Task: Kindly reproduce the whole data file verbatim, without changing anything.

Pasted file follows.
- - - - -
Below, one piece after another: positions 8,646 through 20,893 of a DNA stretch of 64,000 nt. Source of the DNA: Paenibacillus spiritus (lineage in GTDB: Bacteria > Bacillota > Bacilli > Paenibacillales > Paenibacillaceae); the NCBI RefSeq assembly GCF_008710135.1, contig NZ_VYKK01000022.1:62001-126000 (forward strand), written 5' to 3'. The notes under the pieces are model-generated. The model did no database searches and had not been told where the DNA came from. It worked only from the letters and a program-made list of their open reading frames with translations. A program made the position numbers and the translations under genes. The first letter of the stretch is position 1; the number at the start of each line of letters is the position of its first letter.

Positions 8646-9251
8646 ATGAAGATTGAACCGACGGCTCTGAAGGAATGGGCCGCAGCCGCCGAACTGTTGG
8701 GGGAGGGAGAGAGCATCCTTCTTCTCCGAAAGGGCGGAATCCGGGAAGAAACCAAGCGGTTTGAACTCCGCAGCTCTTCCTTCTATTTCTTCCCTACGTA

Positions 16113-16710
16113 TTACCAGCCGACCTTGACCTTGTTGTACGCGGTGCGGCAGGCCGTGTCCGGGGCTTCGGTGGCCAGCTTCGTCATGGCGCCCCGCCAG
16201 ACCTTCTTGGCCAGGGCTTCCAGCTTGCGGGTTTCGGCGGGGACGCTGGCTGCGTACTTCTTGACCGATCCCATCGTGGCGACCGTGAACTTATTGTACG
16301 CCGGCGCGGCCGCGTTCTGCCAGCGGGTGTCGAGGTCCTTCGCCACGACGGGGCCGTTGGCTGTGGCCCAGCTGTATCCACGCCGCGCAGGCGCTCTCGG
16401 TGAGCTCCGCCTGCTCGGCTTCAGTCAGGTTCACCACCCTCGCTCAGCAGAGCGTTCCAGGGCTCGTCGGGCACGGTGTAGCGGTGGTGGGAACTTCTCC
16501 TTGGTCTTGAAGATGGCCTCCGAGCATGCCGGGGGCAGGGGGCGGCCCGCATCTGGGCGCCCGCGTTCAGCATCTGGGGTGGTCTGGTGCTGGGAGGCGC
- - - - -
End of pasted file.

Below, one piece after another: positions 8,646 through 20,893 of a DNA stretch of 64,000 nt. Source of the DNA: Paenibacillus spiritus (lineage in GTDB: Bacteria > Bacillota > Bacilli > Paenibacillales > Paenibacillaceae); the NCBI RefSeq assembly GCF_008710135.1, contig NZ_VYKK01000022.1:62001-126000 (forward strand), written 5' to 3'. The notes under the pieces are model-generated. The model did no database searches and had not been told where the DNA came from. It worked only from the letters and a program-made list of their open reading frames with translations. A program made the position numbers and the translations under genes. The first letter of the stretch is position 1; the number at the start of each line of letters is the position of its first letter.

Positions 8646-9251
8646 ATGAAGATTGAACCGACGGCTCTGAAGGAATGGGCCGCAGCCGCCGAACTGTTGG
8701 GGGAGGGAGAGAGCATCCTTCTTCTCCGAAAGGGCGGAATCCGGGAAGAAACCAAGCGGTTTGAACTCCGCAGCTCTTCCTTCTATTTCTTCCCTACGTA

Positions 16113-16710
16113 TTACCAGCCGACCTTGACCTTGTTGTACGCGGTGCGGCAGGCCGTGTCCGGGGCTTCGGTGGCCAGCTTCGTCATGGCGCCCCGCCAG
16201 ACCTTCTTGGCCAGGGCTTCCAGCTTGCGGGTTTCGGCGGGGACGCTGGCTGCGTACTTCTTGACCGATCCCATCGTGGCGACCGTGAACTTATTGTACG
16301 CCGGCGCGGCCGCGTTCTGCCAGCGGGTGTCGAGGTCCTTCGCCACGACGGGGCCGTTGGCTGTGGCCCAGCTGTATCCACGCCGCGCAGGCGCTCTCGG
16401 TGAGCTCCGCCTGCTCGGCTTCAGTCAGGTTCACCACCCTCGCTCAGCAGAGCGTTCCAGGGCTCGTCGGGCACGGTGTAGCGGTGGTGGGAACTTCTCC
16501 TTGGTCTTGAAGATGGCCTCCGAGCATGCCGGGGGCAGGGGGCGGCCCGCATCTGGGCGCCCGCGTTCAGCATCTGGGGTGGTCTGGTGCTGGGAGGCGC